Irish Times view on renewing ‘confidence and supply’ deal: extension makes sense
Fine Gael and Fianna Fáil are suspicious of each other but certainty would be beneficial for both as well as being in the national interest
The offer by Taoiseach Leo Varadkar (left) of an extension to the confidence-and-supply arrangement has put Fianna Fáil leader Micheál Martin (right) on the spot, and some leading members of his party are angry at the fact that it became public so quickly. File photograph: Bryan O’Brien/The Irish Times
The offer by Taoiseach Leo Varadkar to Fianna Fáil leader Micheál Martin at their face to face meeting in Killarney last week of a two year extension of the confidence-and-supply arrangement makes a lot of sense. A formal agreement by Fine Gael and Fianna Fáil to extend the deal and to set an election date in June 2020 would provide political and economic stability at a critical time.
Although the offer by Varadkar represents a clear attempt by him to gain some political advantage, that should not invalidate its merits. Such an agreement would put an end to election speculation and the temptation facing the two big parties to play politics with every issue that will arise when the current arrangement ends in the autumn.
The two parties are naturally suspicious of each other but an extension of the deal, negotiated in good faith, would be beneficial for both
The offer has put Martin on the spot and some leading members of his party are angry at the fact that it became public so quickly. The Fianna Fáil position is that the party will only consider a review of the current arrangement when it comes to an end after the passage of the next budget through the Dáil.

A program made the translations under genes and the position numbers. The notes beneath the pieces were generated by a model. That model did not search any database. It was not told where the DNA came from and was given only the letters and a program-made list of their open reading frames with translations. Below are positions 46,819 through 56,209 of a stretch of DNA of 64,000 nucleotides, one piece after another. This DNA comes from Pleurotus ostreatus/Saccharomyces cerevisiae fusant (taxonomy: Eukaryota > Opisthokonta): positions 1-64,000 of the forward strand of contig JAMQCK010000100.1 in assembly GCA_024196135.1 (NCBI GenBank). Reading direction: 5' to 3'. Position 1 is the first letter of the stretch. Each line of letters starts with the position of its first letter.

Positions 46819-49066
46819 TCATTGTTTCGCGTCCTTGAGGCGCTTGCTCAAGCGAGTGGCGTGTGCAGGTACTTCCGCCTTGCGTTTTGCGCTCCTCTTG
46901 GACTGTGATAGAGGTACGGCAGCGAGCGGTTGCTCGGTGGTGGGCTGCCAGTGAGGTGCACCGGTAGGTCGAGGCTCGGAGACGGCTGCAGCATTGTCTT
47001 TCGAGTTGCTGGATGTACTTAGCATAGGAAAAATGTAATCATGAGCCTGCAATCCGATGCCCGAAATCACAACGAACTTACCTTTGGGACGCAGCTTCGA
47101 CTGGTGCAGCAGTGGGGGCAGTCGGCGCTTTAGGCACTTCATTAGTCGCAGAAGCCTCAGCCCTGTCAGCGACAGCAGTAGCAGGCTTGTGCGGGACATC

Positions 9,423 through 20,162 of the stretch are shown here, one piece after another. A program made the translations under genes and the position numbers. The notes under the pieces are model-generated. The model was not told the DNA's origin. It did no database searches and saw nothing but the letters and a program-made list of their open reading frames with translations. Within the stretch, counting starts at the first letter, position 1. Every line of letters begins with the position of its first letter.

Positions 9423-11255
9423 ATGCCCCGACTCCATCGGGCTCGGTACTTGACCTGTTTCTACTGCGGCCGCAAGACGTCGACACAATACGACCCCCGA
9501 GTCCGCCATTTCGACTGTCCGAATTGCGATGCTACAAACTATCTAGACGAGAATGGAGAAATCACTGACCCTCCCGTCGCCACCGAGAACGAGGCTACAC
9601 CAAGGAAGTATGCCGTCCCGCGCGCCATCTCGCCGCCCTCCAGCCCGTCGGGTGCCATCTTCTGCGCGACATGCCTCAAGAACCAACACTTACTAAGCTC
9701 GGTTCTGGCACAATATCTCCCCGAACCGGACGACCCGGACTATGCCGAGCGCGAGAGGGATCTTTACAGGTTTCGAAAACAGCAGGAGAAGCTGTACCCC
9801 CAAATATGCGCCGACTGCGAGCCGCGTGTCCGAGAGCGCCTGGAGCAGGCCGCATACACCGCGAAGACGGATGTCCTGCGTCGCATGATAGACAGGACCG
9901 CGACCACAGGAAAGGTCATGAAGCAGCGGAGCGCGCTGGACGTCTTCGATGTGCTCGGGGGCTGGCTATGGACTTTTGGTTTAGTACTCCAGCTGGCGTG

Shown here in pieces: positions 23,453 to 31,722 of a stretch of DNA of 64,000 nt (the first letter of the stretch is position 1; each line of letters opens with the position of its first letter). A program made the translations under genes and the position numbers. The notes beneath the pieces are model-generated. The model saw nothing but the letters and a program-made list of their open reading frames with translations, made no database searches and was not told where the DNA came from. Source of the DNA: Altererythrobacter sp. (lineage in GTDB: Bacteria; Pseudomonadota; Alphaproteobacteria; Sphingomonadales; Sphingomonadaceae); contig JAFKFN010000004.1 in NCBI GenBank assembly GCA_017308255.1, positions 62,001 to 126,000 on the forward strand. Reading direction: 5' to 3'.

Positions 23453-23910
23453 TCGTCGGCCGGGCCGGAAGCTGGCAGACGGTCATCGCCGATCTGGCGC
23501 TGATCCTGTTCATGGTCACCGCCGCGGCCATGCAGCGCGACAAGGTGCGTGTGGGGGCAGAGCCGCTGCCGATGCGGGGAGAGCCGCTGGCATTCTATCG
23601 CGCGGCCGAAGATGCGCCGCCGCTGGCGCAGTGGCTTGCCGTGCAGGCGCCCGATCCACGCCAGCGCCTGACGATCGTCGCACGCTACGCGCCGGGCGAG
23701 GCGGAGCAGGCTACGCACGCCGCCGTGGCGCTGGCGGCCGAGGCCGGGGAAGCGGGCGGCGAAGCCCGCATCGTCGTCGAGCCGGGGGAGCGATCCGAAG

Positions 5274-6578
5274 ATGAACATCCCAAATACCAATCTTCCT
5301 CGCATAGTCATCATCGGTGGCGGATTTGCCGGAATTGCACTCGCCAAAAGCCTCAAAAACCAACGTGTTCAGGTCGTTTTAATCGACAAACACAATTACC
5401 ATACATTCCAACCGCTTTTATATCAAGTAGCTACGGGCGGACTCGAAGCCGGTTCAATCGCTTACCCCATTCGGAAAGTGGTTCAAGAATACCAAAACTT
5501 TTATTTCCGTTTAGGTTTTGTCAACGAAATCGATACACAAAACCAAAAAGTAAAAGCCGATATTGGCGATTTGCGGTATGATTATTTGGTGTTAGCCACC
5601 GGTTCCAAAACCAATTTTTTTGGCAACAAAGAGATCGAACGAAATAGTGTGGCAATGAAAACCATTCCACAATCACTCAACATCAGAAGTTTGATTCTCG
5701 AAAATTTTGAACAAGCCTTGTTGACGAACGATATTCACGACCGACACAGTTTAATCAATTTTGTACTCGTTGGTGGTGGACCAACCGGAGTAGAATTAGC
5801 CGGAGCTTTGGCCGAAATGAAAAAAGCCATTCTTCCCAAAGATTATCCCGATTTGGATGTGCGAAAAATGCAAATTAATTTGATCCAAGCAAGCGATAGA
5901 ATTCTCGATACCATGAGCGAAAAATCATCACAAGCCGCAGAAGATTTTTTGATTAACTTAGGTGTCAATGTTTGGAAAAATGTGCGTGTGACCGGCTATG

Fine Gael Ministers are not content to leave it at that as it would leave the minority Government at the mercy of the Dáil and liable to be pulled down on foot of the first major controversy that arises after the budget.
The two parties are naturally suspicious of each other but an extension of the deal, negotiated in good faith, would be beneficial for both as well as being in the national interest. The uncertainty about what will happen when the deal runs out has already fuelled election speculation and that will inevitably continue if there is no formal agreement to continue it for another set period.
That uncertainty could paralyse the Government but it could also make life very difficult for Fianna Fáil as it looks over its shoulder at Sinn Féin, the smaller parties and the Independents who will try to politically embarrass it at every opportunity. With Brexit coming to a crunch over the next six months or so, political certainty would be a huge benefit.